Why Is The DHS Arresting Immigrants With Little To No Criminal Records?
For the last two years, the Department of Homeland Security (DHS) has been spinning a good yarn—that it’s keeping Americans more safe by pursuing those who are truly dangerous. Today, Immigration and Customs Enforcement (ICE) Director John Morton was quoted in the New York Times saying ICE has a “focus on deporting immigrants convicted of serious crimes.” To his credit he issued a series of memos dating back to summer 2010 explaining that immigration officers and prosecutors should prioritize finite enforcement resources on pursuing serious offenders only. But why then does the reality on the ground seem so far from the rhetoric?
Today, the American Immigration Lawyers Association (AILA) released a report, Immigration Enforcement Off Target: Minor Offenses with Major Consequences, drawn from 127 cases submitted by AILA attorneys. The report describes people from all over America being picked up by local police for minor offenses—like loitering or failing to signal before changing lanes—or no offense at all. No matter the reason for the stop, all were referred to ICE or Customs and Border patrol (CBP) and all were put in removal proceedings. In most cases the offense (or lack thereof) was so trivial as to betray the real motive for the stop—namely to question someone about their immigration status. None of them was stopped or charged for anything that could be considered a “serious crime.” In a few cases, police said they made the stop because the person “looked illegal.”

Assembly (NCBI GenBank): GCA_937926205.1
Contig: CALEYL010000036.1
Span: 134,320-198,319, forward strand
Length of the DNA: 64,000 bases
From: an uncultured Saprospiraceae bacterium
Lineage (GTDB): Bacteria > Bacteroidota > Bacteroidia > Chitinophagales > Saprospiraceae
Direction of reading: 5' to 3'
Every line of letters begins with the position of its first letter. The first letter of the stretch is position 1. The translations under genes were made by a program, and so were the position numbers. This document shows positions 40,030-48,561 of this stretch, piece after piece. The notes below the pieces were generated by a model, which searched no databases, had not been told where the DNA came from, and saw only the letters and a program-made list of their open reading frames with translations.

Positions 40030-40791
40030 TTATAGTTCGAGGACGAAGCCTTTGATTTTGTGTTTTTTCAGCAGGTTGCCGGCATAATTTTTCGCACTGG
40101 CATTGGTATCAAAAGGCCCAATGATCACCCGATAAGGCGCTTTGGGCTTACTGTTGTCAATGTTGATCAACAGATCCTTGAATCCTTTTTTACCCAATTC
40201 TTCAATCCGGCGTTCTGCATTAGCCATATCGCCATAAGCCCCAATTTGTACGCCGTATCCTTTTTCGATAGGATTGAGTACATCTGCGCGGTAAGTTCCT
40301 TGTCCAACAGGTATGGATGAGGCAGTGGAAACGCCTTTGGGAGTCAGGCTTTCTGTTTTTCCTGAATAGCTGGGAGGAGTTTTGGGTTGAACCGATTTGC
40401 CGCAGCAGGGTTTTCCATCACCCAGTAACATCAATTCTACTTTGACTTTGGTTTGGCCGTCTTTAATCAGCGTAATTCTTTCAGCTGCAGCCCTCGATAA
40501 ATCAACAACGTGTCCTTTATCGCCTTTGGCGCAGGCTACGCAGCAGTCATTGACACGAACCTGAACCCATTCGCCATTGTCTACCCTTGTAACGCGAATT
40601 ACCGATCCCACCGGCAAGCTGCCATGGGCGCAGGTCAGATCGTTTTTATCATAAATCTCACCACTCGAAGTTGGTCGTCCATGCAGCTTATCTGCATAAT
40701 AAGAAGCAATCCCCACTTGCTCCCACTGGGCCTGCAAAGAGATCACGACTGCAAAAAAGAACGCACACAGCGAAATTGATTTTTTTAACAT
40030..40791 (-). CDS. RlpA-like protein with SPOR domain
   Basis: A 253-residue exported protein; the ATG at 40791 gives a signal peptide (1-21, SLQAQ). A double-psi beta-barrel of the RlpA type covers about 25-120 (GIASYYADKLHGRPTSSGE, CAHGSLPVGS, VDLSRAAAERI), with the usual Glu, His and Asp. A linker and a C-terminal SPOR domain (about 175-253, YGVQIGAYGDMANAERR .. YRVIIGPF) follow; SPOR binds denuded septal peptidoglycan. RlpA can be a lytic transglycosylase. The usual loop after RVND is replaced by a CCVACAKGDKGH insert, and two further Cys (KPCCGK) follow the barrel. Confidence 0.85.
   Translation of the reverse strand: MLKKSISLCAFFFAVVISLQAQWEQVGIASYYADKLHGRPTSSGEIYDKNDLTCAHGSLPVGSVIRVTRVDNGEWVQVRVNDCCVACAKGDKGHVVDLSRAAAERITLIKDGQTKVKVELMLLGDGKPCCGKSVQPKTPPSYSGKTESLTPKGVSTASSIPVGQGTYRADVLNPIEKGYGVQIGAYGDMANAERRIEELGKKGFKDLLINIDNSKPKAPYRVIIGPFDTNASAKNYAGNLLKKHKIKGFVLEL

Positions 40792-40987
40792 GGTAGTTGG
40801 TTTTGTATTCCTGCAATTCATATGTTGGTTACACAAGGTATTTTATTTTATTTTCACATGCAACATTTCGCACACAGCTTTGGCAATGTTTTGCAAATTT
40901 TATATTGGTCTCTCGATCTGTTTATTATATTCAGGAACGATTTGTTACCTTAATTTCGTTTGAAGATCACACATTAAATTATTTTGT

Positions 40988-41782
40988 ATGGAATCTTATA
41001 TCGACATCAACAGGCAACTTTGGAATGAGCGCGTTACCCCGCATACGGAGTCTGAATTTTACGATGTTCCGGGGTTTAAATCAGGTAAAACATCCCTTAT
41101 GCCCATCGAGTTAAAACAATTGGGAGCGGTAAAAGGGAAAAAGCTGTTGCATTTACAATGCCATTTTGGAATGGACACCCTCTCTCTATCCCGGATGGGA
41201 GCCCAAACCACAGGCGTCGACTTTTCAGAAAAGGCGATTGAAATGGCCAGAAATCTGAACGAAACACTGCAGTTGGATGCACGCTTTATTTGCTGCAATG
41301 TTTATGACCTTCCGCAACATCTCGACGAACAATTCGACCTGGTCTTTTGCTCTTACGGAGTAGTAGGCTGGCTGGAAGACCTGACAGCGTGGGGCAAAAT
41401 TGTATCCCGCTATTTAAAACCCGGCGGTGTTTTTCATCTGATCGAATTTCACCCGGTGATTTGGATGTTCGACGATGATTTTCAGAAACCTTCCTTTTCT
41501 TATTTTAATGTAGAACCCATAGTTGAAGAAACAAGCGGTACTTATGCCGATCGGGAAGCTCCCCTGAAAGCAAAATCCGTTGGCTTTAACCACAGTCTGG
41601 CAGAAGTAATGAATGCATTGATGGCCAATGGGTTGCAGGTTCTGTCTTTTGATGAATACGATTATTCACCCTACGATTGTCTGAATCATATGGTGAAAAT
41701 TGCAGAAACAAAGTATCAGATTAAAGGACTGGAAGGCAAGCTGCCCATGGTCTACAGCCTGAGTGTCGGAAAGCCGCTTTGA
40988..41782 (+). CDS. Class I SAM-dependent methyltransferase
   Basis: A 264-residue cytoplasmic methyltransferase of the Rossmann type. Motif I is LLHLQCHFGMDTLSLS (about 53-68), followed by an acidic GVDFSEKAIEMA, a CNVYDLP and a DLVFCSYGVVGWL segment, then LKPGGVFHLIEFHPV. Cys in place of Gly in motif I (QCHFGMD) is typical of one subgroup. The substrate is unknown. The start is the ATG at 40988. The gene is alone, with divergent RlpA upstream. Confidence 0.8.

DHS is rapidly losing what little credibility it has in immigrant communities. No one buys their claim to focus on dangerous criminals when they see good people in their communities—family members, neighbors, churchgoers—shaken down by local police and deported by the feds. ICE statistics bear this out: Nearly 60 percent of all deported under the controversial Secure Communities program were convicted of only minor offenses or no criminal offense at all.
Even worse, in cases involving racial profiling or other abuses by local police, the federal government should be taking action against the local law enforcement agency rather than sanctioning unacceptable police behavior by pursuing deportation. When ICE and CBP do pursue such cases, they undermine the Obama Administration’s public declarations that it will not tolerate racial profiling.
So where is DHS going wrong? The main problem highlighted in AILA’s report is DHS’s failure to screen all referrals from local law enforcement to ensure they fall within DHS priorities. DHS should not expend resources pursuing individuals charged with or convicted of misdemeanors, unless they pose a threat to public safety or national security. Without such systems, federal immigration officers are being pulled in different directions, responding to thousands of local referrals. DHS is losing control of immigration enforcement by relying on local law enforcement to control who DHS will target. DHS cannot regain control unless it is willing to make real, substantive changes to the way it conducts immigration enforcement. At this point memos and public statements are simply not enough.
The tens of thousands of harmless individuals being swept onto a virtual conveyor belt to deportation should be an embarrassment to DHS, ICE and CBP. Federal immigration officers should not be chasing after low-priority cases and should not become conduits for racial profiling and other civil rights violations.
The anger and fear is rising in immigrant communities. If there is any question how seriously immigrant communities view this issue, look at the fierce opposition to DHS’s flagship Secure Communities program which critics say is sweeping up noncriminals. The program is now facing protests in several cities where a task force is holding public hearings. Three governors, several members of Congress and law enforcement leaders have openly opposed it.
DHS can no longer delay making real changes. It should ensure that enforcement priorities are on target or stop making promises it can’t keep.